Uhuru Kenyatta trial moved to November

Written by admin   // June 20, 2013   // 0 Comments

Uhuru Kenyatta denies fueling violence after the disputed 2007 election.

The International Criminal Court (ICC) has pushed back the trial of Kenyan President Uhuru Kenyatta to 12 November.

The decision was taken to give Mr Kenyatta’s defence enough time to prepare for his trial, the ICC said.

Mr Kenyatta is accused of orchestrating violence after the 2007 election, an allegation he denies.

The African Union has called for the trial to be halted, saying the ICC was “hunting” Africans.

‘Murder charge’

The ICC has refused to drop the charges, saying it pursues justice impartially.

It had rescheduled Mr Kenyatta’s trial from 9 July to 12 November after judges ruled that defence lawyers should be given more time to prepare for his trial “due to the delays by the prosecution in disclosing its evidence”, the ICC said in a statement.

Mr Kenyatta is charged with crimes against humanity, including murder and rape.

The ICC accuses him of being an “indirect co-perpetrator” in the violence that killed about 1,200 people and left more than 500,000 homeless after the disputed 2007 election.

Mr Kenyatta was elected president in March, beating then-Prime Minister Raila Odinga by 50.07% to 43.28%.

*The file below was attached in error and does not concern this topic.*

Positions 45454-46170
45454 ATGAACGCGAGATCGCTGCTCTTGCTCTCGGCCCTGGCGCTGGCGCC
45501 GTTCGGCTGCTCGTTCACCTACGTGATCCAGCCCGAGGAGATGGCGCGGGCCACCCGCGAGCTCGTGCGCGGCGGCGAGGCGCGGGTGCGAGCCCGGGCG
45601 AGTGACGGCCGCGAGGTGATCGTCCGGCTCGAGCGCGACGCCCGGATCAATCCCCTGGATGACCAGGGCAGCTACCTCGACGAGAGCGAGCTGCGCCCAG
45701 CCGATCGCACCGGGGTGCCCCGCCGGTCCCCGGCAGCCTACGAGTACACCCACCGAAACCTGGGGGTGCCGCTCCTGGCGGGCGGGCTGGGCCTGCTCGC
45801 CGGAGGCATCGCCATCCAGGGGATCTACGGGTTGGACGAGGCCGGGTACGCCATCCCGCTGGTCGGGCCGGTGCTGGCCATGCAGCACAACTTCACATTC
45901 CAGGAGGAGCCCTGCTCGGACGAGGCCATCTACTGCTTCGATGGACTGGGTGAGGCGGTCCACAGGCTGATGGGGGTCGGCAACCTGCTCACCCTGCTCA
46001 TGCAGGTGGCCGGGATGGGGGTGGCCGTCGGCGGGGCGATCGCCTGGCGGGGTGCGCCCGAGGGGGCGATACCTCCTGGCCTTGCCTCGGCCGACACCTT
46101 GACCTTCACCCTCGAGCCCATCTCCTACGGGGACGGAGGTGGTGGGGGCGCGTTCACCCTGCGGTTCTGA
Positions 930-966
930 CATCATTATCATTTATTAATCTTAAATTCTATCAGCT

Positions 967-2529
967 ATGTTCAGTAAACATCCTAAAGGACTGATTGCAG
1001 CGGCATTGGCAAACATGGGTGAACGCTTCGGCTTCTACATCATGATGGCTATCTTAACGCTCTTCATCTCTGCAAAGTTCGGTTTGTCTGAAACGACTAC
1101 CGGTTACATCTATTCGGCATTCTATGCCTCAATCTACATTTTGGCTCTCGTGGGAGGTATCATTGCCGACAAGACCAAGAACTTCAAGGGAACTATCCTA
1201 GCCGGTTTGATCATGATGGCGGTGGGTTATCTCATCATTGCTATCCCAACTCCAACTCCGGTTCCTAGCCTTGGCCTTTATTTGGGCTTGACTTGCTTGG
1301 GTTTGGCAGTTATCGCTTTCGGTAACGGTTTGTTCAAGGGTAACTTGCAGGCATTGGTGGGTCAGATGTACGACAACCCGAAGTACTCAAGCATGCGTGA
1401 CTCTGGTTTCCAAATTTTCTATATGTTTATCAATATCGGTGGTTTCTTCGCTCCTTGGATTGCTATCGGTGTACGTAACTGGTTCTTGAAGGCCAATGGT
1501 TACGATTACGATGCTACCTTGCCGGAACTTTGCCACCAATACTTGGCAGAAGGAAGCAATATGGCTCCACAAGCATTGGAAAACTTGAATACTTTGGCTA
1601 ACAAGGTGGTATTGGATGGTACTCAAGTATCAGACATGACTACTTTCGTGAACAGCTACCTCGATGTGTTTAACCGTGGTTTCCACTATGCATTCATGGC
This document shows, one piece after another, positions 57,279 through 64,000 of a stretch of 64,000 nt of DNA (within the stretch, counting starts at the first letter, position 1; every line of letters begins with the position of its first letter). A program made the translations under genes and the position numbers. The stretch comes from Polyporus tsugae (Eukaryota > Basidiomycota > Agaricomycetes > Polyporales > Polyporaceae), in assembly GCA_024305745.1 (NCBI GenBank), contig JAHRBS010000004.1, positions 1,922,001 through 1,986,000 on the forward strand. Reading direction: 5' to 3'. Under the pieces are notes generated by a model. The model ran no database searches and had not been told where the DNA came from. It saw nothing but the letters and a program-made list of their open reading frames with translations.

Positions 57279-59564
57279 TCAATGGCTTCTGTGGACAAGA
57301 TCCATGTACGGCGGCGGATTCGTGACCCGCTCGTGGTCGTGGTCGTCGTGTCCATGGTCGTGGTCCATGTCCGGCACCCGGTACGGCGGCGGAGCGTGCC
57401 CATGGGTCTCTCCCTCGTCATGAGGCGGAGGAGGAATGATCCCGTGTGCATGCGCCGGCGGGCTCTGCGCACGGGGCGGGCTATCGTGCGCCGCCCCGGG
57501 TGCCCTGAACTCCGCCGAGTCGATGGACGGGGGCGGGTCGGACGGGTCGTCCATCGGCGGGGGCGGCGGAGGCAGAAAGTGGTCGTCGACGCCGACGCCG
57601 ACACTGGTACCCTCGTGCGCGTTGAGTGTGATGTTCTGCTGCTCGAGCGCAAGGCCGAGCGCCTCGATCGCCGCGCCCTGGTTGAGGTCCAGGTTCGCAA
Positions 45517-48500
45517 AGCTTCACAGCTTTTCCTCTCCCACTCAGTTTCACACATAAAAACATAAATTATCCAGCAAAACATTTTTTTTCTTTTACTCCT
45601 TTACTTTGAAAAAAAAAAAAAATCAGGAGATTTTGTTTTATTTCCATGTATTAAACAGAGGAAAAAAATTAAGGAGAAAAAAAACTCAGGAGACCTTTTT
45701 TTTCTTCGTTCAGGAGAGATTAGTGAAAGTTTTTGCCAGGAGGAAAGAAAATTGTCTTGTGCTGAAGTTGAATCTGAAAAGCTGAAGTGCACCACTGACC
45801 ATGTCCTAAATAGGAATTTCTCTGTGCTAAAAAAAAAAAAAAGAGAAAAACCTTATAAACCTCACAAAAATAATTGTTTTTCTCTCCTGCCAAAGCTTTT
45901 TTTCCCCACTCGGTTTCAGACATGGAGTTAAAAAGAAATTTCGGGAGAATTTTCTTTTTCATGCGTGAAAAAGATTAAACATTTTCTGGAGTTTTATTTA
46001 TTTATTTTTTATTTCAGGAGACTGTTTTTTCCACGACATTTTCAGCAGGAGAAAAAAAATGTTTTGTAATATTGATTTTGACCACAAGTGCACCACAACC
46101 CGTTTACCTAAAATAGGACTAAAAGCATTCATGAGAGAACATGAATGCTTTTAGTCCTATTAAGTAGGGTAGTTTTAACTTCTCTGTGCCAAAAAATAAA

He used the charges to bolster his campaign, accusing the ICC of interfering in Kenya’s internal affairs.

Kenya’s Deputy President William Ruto is due to go on trial in September on similar charges.

On Tuesday, the ICC agreed that Mr Ruto only needs to be “physically present” at key sessions of his trial.

He had requested to participate in the trial via video link.

Mr Ruto and Mr Kenyatta were on opposite sides of the 2007 election, but formed an alliance for this year’s election.

Mr Kenyatta backed his predecessor, Mwai Kibaki, in the 2007 election, while Mr Ruto supported Mr Odinga.

The names of key suspects involved in violence after the 2007 poll were handed over to the ICC by Kofi Annan, who brokered a power-sharing deal.

He did so after Kenyan politicians failed to set up a tribunal as promised to try those accused of instigating the violence.


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